Thursday, 12 February 2015

CD Reviews (The Straits Times, February 2015)

Decca & CD-Rama 4785609 (6 CDs) / ****

How does one fit 101 tracks of German composer Johannes Brahms (1833-1897) onto 6 discs? By using the pop music’s one-song-one-track model, which means all the Hungarian Dances (played by Ivan Fischer’s excellent Budapest Festival Orchestra with some traditional Magyar instruments in the mix) constitute 21 tracks and Variations on a Theme by Haydn (The Concertgebouw with Bernard Haitink) is split into 10 tracks. The same applies to the Liebeslieder Waltzes, which account for 18 tracks, but in the enchanting company of John Eliot Gardiner’s Monteverdi Choir with pianists Robert Levin and John Perry. The performances here are superb.

All four of Brahms’s symphonies get solid performances from the Vienna Symphony led by Wolfgang Sawallisch, recordings which date from the early 1960s. Great Belgian violinist Arthur Grumiaux also gets a look in with his classic performances of the Violin Concerto and Violin Sonata No.3 (Op.108). The single recital of piano music (Two Rhapsodies Op.79, late pieces Op.117, 118 and 119) from the legendary Romanian Radu Lupu is indispensible, easily the pick of the crop. The sublime Alto Rhapsody and choral music led by Herbert Blomstedt fill up the balance of the final disc. This well-compiled collection is most probably aimed at beginners, so why was basic programme notes on the composer’s life and legacy not included? A valuable opportunity in music education had been spurned!

Decca 4811350 / ****

Was not the world waiting for coming of The Three Samoan Tenors? If truth be told, brother tenors Pene and Amitai Pati and their baritone cousin Moses Mackay, all residents of New Zealand, make a quite decent trio. After spending a small fortune having lessons with legendary tenor Dennis O’Neill in Wales, they had better be good. In this debut album, there are two versions of Ernesto di Capua’s O Sole Mio (their signature tune, accompanied by guitars and orchestra), which thankfully avoid the contrived vibes of the original Three Tenors. For one, they blend better and secondly, they have a more natural feel to the popular songs.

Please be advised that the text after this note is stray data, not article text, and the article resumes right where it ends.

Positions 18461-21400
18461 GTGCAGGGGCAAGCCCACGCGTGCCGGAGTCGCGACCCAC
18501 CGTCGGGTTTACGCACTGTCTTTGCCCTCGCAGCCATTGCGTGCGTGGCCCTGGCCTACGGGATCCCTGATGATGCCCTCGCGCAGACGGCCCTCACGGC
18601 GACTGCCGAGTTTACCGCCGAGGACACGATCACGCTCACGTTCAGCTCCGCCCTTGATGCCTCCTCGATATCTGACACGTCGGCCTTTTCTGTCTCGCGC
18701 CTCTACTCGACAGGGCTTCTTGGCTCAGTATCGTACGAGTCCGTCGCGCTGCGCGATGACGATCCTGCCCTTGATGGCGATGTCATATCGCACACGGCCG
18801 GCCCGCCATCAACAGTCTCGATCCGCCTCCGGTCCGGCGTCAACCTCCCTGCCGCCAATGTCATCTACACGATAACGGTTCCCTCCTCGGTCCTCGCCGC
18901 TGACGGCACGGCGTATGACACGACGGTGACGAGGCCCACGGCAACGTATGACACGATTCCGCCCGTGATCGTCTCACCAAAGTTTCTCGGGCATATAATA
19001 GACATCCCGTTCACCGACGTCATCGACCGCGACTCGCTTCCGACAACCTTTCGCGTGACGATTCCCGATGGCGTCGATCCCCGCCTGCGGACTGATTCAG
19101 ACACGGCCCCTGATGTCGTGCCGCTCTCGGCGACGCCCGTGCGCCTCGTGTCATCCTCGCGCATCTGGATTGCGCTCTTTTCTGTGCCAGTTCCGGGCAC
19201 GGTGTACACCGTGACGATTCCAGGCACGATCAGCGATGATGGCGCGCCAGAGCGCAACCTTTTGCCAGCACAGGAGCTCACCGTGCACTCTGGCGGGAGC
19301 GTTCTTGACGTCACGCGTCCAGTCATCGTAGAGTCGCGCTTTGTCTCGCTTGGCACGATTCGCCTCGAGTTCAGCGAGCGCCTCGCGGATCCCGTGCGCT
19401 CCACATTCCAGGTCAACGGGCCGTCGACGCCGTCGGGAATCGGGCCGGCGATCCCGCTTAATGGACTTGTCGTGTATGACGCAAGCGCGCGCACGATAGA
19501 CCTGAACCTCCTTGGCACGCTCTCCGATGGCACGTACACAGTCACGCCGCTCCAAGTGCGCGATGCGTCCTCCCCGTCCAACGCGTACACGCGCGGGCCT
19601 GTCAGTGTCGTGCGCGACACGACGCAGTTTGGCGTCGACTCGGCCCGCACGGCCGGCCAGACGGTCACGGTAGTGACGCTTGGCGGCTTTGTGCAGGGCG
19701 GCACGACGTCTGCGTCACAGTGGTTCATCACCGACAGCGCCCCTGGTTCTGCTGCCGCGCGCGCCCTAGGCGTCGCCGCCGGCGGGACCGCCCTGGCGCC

Whether it is Amanda McBroom’s The Rose, Paul Anka’s My Way, Gordon Mills’s Ten Guitars or Ennio Morricone’s Nella Fantasia, they avoid sounding strained or grating. In songs from musicals, Maria (West Side Story), Bring Him Home (Les Miserables), or hymns like Amazing Grace, O Holy Night and Silent Night, a touching sincerity is evident. The most rousing tracks: Jerome Grey’s We Are Samoa and World In Union, the rugby World Cup anthem based on Holst’s Jupiter. No doubt they have been properly tutored and primed for Bizet’s Pearl Fishers Duet and Puccini’s Nessun Dorma (Turandot), so they do not sound embarrassed alongside established opera singers. In short, this is an encouraging start and more is to be expected. 

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